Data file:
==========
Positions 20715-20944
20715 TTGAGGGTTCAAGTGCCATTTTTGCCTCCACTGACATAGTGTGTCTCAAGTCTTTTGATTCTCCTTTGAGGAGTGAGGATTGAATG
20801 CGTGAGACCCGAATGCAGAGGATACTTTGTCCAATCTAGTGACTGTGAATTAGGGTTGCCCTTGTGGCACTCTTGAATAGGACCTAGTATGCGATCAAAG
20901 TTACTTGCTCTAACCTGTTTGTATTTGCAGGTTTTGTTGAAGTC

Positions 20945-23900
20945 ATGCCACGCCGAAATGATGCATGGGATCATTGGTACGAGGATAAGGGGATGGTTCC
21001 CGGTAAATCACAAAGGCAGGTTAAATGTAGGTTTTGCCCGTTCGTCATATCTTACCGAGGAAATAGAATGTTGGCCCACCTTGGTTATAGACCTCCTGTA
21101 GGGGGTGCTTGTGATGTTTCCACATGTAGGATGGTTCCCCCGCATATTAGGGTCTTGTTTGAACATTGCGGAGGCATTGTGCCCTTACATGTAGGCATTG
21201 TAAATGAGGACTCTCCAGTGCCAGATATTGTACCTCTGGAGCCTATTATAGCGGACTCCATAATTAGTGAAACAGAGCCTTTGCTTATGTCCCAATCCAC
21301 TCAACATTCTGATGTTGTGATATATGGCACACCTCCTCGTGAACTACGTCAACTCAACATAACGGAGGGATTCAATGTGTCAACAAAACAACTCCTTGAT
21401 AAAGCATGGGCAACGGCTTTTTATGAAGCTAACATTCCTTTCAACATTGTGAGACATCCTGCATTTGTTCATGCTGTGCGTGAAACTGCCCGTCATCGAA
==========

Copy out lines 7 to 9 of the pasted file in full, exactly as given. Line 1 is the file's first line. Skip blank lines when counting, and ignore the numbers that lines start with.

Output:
21001 CGGTAAATCACAAAGGCAGGTTAAATGTAGGTTTTGCCCGTTCGTCATATCTTACCGAGGAAATAGAATGTTGGCCCACCTTGGTTATAGACCTCCTGTA
21101 GGGGGTGCTTGTGATGTTTCCACATGTAGGATGGTTCCCCCGCATATTAGGGTCTTGTTTGAACATTGCGGAGGCATTGTGCCCTTACATGTAGGCATTG
21201 TAAATGAGGACTCTCCAGTGCCAGATATTGTACCTCTGGAGCCTATTATAGCGGACTCCATAATTAGTGAAACAGAGCCTTTGCTTATGTCCCAATCCAC